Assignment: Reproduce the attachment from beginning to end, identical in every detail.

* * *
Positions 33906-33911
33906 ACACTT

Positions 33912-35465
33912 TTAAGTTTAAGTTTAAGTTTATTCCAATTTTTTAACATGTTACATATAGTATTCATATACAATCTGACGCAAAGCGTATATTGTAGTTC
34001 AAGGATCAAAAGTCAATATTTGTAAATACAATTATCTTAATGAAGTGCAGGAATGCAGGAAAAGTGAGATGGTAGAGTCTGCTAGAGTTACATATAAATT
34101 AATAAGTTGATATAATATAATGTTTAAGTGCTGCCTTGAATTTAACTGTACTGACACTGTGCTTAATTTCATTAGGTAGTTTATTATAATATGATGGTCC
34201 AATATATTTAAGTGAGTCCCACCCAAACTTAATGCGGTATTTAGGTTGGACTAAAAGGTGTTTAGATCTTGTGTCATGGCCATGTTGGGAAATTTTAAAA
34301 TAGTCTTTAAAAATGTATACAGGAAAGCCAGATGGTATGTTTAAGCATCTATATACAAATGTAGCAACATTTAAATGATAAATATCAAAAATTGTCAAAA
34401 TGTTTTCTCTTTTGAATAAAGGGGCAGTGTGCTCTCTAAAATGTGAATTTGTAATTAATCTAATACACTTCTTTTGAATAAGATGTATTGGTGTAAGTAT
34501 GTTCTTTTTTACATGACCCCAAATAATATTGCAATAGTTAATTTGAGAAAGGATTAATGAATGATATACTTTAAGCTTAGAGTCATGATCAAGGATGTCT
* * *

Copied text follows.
Positions 33906-33911
33906 ACACTT

Positions 33912-35465
33912 TTAAGTTTAAGTTTAAGTTTATTCCAATTTTTTAACATGTTACATATAGTATTCATATACAATCTGACGCAAAGCGTATATTGTAGTTC
34001 AAGGATCAAAAGTCAATATTTGTAAATACAATTATCTTAATGAAGTGCAGGAATGCAGGAAAAGTGAGATGGTAGAGTCTGCTAGAGTTACATATAAATT
34101 AATAAGTTGATATAATATAATGTTTAAGTGCTGCCTTGAATTTAACTGTACTGACACTGTGCTTAATTTCATTAGGTAGTTTATTATAATATGATGGTCC
34201 AATATATTTAAGTGAGTCCCACCCAAACTTAATGCGGTATTTAGGTTGGACTAAAAGGTGTTTAGATCTTGTGTCATGGCCATGTTGGGAAATTTTAAAA
34301 TAGTCTTTAAAAATGTATACAGGAAAGCCAGATGGTATGTTTAAGCATCTATATACAAATGTAGCAACATTTAAATGATAAATATCAAAAATTGTCAAAA
34401 TGTTTTCTCTTTTGAATAAAGGGGCAGTGTGCTCTCTAAAATGTGAATTTGTAATTAATCTAATACACTTCTTTTGAATAAGATGTATTGGTGTAAGTAT
34501 GTTCTTTTTTACATGACCCCAAATAATATTGCAATAGTTAATTTGAGAAAGGATTAATGAATGATATACTTTAAGCTTAGAGTCATGATCAAGGATGTCT